No sooner is summer behind us when we start putting up fall decorations, consuming pumpkin-flavored drinks and seeing the ubiquitous Halloween candy lined top to bottom on store shelves. This time of year can be challenging for both parents and children to keep up with healthy habits. At Halloween, candy is front and center.
Here are few tips to help avoid those unavoidable candy-induced arguments:
- Emphasize the decorations, costumes, ghost stories, and origins of Halloween. Enjoy trick-or-treating but don’t make it the only activity associated with the holiday.
- Enjoy a family dinner before heading out to trick or treat. If kids are full, they’re less likely to eat too much candy.
- Participate in the Teal Pumpkin Project. A teal-painted pumpkin on your step means you hand out non-food treats to make Halloween safe for all children, including those with food allergies.
- Make a game of trading candy for another treat, i.e., seven pieces of chocolate buys a later bedtime, an outing to the movies, etc.
- Finally, don’t deprive your kids of Halloween candy. It will only make them want it more. Instead, set up some guidelines for how and when they can have it. For example, let them choose a few favorites to eat on Halloween, but eliminate chocolate with caffeine. Or, keep the candy in a common area so you can control the amount, but your child can choose the treat.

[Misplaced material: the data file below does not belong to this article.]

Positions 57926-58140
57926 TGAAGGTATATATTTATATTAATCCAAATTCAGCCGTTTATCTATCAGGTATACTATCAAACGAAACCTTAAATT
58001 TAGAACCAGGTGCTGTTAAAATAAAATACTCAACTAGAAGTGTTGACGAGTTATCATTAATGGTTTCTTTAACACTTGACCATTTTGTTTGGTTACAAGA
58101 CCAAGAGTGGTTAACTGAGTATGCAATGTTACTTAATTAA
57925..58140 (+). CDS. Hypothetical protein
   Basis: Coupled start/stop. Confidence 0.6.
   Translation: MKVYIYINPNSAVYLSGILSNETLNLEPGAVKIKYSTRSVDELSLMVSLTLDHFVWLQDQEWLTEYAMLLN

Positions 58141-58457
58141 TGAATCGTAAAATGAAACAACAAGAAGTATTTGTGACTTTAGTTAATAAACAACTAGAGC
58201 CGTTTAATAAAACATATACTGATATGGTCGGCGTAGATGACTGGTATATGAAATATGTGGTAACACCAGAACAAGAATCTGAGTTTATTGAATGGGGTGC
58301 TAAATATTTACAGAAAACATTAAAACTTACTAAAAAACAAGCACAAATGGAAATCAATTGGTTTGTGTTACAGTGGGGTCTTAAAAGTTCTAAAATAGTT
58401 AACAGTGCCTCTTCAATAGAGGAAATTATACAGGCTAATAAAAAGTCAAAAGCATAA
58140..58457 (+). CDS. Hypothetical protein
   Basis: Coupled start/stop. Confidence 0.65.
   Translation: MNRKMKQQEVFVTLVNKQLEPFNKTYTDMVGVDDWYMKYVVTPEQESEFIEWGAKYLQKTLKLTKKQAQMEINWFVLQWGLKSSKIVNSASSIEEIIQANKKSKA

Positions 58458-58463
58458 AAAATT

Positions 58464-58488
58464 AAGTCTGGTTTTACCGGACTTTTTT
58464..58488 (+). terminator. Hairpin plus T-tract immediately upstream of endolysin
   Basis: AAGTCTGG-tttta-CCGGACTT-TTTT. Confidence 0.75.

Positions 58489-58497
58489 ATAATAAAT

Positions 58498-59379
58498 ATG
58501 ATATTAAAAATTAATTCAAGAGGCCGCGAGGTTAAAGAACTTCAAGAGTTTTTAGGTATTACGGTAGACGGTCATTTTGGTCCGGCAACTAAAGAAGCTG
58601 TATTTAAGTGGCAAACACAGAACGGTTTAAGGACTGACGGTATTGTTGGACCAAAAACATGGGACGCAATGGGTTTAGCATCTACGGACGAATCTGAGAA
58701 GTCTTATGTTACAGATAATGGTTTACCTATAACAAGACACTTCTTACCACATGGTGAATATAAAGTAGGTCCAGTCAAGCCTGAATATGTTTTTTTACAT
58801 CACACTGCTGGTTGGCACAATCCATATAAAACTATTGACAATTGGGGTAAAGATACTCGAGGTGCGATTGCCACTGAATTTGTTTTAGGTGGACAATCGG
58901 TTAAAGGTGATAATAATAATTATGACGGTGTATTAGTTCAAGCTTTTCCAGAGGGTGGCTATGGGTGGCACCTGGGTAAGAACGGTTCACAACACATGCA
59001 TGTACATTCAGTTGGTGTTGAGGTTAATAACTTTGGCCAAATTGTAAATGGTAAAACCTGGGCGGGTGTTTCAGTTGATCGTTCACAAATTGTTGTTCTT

Now, candy may be a favorite, but kids also love a good theme—trust me, I’ve worked in school dining services for 30 years. There are definitely some Halloween- and spooky-themed snacks that are hauntingly healthy. Try these healthy Halloween hacks:
- Fill a clear plastic glove with popcorn and place candy corn at each fingertip for Spooky Hands.
- Build a candy corn parfait with vanilla yogurt, mandarin oranges, and pineapple.
- Slice the top off a large orange and pull out the fruit inside. Carve the orange as a Jack-o-Lantern and fill it with trail mix or fresh fruit.
- Dip strawberries into white chocolate and add chocolate chips for eyes and a nose for a ghostly experience.
Halloween Can Be Tricky for Parents, Too
Halloween is the first holiday of the fall and winter seasons that goes hand-in-hand with sweet treats. For parents who may be trying to lose or maintain a healthy weight or limit sugar intake, here’s a few tips to keep you safe from the ghoulish candy binge:
- Buy candy you don’t like for trick-or-treaters. Store it where you won’t see it every day.
- Say no to pumpkin-flavored coffee drinks that are likely loaded with sugar (I know it’s hard!). Try a coffee or skinny latte with a shot of sugar-free pumpkin syrup instead.
- Avoid the highest calorie candy choices in the fun-size packages: Reese’s Peanut Butter Cups (110 calories), Peanut M&Ms (90 calories) and Butterfinger (85 calories).
- If you have leftover candy, donate it or freeze it to enjoy slowly and one piece at a time.
- Work out the morning of Halloween because it will keep you motivated to limit your indulgences later that night.
Of course, Halloween should be fun for everyone—even grown ups, so—plan for a sweet treat or two and look forward to it. Don’t beat yourself up and enjoy it!